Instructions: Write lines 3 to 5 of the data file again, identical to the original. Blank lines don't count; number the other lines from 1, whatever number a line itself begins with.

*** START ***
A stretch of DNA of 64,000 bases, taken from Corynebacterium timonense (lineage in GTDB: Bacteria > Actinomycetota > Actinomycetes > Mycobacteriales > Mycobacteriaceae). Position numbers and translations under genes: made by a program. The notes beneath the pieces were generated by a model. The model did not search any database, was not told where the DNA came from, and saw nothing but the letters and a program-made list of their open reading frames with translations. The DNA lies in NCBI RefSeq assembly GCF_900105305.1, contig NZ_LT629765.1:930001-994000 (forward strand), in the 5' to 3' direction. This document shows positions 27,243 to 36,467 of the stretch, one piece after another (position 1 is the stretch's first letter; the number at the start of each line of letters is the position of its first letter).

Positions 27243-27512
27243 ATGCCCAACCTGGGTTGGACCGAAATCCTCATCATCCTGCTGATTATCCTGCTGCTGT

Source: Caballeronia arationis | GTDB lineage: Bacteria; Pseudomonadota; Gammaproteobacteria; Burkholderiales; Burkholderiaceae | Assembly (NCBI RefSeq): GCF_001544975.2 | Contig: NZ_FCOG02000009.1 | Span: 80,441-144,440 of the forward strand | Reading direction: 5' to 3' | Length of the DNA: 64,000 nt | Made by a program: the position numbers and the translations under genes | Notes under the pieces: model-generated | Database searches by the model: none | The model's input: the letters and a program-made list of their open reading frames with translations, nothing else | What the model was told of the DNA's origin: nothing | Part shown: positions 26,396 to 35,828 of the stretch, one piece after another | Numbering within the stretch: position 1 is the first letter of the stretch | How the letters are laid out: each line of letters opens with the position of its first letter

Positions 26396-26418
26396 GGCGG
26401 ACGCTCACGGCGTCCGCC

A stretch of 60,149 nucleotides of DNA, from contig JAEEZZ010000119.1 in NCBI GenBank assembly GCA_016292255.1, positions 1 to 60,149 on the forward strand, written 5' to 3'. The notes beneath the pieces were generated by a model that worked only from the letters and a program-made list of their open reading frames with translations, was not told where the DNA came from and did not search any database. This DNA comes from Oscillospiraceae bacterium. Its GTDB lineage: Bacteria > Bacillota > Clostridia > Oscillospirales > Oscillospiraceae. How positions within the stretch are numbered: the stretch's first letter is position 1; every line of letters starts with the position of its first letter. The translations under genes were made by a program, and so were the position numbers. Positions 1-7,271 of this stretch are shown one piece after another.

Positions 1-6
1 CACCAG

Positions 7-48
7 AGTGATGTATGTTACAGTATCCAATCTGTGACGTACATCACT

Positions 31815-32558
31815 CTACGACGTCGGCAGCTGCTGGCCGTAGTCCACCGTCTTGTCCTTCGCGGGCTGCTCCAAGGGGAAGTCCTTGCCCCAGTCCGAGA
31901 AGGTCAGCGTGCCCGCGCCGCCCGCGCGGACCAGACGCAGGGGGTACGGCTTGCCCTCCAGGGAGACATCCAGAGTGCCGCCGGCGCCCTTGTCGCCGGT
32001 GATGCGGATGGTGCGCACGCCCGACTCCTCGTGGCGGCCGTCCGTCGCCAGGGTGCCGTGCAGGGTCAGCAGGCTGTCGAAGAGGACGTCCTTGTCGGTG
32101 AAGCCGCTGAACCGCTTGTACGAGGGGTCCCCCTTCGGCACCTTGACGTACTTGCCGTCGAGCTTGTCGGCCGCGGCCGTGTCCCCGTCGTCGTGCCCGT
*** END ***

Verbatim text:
27243 ATGCCCAACCTGGGTTGGACCGAAATCCTCATCATCCTGCTGATTATCCTGCTGCTGT

Source: Caballeronia arationis | GTDB lineage: Bacteria; Pseudomonadota; Gammaproteobacteria; Burkholderiales; Burkholderiaceae | Assembly (NCBI RefSeq): GCF_001544975.2 | Contig: NZ_FCOG02000009.1 | Span: 80,441-144,440 of the forward strand | Reading direction: 5' to 3' | Length of the DNA: 64,000 nt | Made by a program: the position numbers and the translations under genes | Notes under the pieces: model-generated | Database searches by the model: none | The model's input: the letters and a program-made list of their open reading frames with translations, nothing else | What the model was told of the DNA's origin: nothing | Part shown: positions 26,396 to 35,828 of the stretch, one piece after another | Numbering within the stretch: position 1 is the first letter of the stretch | How the letters are laid out: each line of letters opens with the position of its first letter

Positions 26396-26418